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AA4PB
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« Reply #27 on: April 28, 2009, 01:11:26 PM »

I quite often use the 6dB per S-Unit reference myself. Not because its an accurate number, but because most hams have a good feeling for what an S-Unit is whereas they might not have a good feeling for a dB. If someone says they doubled their power, if I tell them that's only 3dB they are often left wondering. If I tell them thats only 1/2 an S-Unit then they immediatly understand its not very much. I think it can serve a useful purpose, even though the actual S-Meter reference varys from radio to radio, even between bands on the same radio.
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Bob  AA4PB
Garrisonville, VA
N3OX
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« Reply #28 on: April 28, 2009, 04:59:54 PM »

"You can easily find dozens of articles in QST and elsewhere that even go so far as to make calculations based on this 6 dB S-Unit myth. But making the same mistake hundreds of times doesn't establish a new technical truth."

I agree with this...

I also think that radios vary too much to make the "S-unit" a TOTALLY USELESS way to communicate signal level changes in the absence of other info.

We rely on it too much to get a "good feel" for what's happening, but in reality, you just never know.

On my FT-857D, a common, popular rig, there's only something like a one dB change between S1 and S2 and S2 and S3.  I'm sure the FT-897D, another common, popular rig is the same thing.

The only 6-dB S-units seem to be 7 to 8 and 8 to 9 (maybe 6 to 7 is 5dB).  I should run it again to be sure and write it down somewhere I don't lose it this time :-)

AA4PB says " I think it can serve a useful purpose, even though the actual S-Meter reference varys from radio to radio, even between bands on the same radio."

I don't know Bob, I see what you're saying but I think the real consequence outweigh the convenience.

F/B ratio reporting is a good example.

Let's say I've got a friend on 2m who hits me with a S5 signal on my new yagi when I point it at him.

I swing it 180 and he goes down to S1.  That's something like  S5 -> S4 = 3dB, S4 -> S3 - 2dB S3->S2 = 1dB S2->S1 = 1dB

That's a lame 7dB F/B, but I conclude from "4 S-units" that I have 24dB F/B and I publish my nice design on the web.

And let's say a dipole gives S3 while my beam gives S5.  That's a whopping 12dBd gain by S-unit measure, but a rather less whopping 5dBd by real measure.

Now, a careful experimenter with reasonable expectations will say "hmm... 12dBd from an antenna where I expected 5dBd gain, no way"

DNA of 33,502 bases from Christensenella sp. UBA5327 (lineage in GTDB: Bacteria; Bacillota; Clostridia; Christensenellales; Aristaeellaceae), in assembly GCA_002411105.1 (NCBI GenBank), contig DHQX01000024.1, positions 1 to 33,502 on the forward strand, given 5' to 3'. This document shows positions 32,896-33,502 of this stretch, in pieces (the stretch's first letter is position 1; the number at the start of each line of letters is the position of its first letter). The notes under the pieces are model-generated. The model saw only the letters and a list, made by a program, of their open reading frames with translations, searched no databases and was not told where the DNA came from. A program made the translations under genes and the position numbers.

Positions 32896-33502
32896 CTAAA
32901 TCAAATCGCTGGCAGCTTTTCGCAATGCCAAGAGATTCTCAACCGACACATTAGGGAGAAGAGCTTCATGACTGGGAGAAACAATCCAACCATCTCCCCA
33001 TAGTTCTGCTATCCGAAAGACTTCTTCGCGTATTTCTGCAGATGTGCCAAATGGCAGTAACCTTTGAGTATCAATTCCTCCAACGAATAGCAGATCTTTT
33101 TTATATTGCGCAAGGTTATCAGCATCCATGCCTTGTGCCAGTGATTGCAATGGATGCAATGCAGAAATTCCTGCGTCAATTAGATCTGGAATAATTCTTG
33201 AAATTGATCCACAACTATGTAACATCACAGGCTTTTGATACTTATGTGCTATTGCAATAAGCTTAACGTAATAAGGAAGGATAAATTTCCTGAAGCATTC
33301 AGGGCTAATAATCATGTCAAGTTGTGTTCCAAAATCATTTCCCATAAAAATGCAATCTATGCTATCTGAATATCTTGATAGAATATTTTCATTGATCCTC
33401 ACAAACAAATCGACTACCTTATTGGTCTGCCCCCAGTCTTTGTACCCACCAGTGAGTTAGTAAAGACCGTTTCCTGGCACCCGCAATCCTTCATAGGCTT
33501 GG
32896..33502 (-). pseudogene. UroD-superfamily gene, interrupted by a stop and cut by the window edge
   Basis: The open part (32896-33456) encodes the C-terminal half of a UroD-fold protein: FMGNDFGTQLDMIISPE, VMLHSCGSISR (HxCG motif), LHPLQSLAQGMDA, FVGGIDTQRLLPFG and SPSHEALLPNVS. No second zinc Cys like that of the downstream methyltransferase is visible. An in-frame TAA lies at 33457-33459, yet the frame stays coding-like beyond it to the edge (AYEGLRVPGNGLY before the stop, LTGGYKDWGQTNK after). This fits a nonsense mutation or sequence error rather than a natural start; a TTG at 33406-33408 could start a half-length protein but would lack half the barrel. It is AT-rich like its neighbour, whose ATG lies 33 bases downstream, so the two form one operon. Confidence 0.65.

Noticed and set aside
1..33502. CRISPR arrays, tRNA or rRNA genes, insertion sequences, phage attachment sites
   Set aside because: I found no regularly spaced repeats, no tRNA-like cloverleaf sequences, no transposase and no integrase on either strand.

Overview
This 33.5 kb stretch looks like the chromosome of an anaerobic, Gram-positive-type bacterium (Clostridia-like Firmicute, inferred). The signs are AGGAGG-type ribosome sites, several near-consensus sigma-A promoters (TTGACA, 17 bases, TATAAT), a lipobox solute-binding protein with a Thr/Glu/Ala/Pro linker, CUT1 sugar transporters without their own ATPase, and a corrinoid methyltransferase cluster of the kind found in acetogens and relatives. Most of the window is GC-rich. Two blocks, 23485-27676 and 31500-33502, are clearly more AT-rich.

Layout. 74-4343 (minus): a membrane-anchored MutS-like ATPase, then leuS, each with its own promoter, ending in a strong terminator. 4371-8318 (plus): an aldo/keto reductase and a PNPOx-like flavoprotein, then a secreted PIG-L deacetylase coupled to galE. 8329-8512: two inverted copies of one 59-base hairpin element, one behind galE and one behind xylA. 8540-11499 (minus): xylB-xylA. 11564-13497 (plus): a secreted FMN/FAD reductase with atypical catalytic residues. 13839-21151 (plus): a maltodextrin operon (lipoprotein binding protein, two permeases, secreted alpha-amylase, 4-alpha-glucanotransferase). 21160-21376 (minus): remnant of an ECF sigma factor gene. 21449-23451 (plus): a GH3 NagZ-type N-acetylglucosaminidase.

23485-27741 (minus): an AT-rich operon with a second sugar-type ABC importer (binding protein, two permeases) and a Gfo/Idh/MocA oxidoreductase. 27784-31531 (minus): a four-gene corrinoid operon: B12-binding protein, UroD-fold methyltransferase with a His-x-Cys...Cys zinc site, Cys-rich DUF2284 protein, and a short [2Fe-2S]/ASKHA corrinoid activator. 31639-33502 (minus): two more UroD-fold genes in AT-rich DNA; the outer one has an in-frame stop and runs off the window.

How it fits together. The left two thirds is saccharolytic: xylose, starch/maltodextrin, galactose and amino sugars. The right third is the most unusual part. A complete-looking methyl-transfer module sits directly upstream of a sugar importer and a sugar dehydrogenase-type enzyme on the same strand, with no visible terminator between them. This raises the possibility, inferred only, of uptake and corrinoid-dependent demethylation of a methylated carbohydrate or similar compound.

But it could lead someone with no other test equipment who builds a really big beam that doesn't work to conclude that the design is good...

The internet, the place where new hams are reading and learning on their own much of what they will KNOW for SURE in 10 years is full of crap antenna designs from people who use their S-meters as their only measurement/verification tool.

Is it occasionally good for a "quick, intuitive insight" into what an amplifier power or antenna change might do for you?  

Maybe.

Occasionally.

If you're lucky.

But I think it's going to build bad intuition on average.  In almost every situation where you might *really, really need* an amplifier, for example, instead of running barefoot, you can't even see the meter deflection change when the amp goes on and off.

On the highest bands it's because you're not even in AGC range yet.  On the other bands it's because the noise is so variable ...

Think about the guy that's really, truly marginal copy on 75m.  Isn't he right at the noise level, thereby making his S-meter reading a wild function of time?

I agree with you that few have an intuition about dB measurements.  But I think we should maybe spend more time trying to rectify that problem than by encouraging people to think 6dB S-units are somehow typical.

We should AT LEAST take a big survey of what S-units actually are and average them into the number we choose!!!

6dB is probably an upper bound on the S-unit these days, not even an average value.  Who's got a rig with, say, 9dB S-units?

73
Dan


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73,
Dan
http://www.n3ox.net

Monkey/silicon cyborg, beeping at rocks since 1995.
WB2WIK
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« Reply #29 on: April 28, 2009, 07:10:01 PM »

I have never used an "S" meter for a signal report in my life (44 years as a ham).

The R-S-T system evolved years before receivers had "S" meters.

If you're loud and clear, you're 59, whether that reads S2 or S9+40.  Who cares?

If you're very tough copy, you might be 33, even if the meter indicates S9+.  Again, who cares?

The only thing that counts in communications circuits is whether we can hear each other.

My first three receivers as a ham didn't have any meters, but they were good receivers.

WB2WIK/6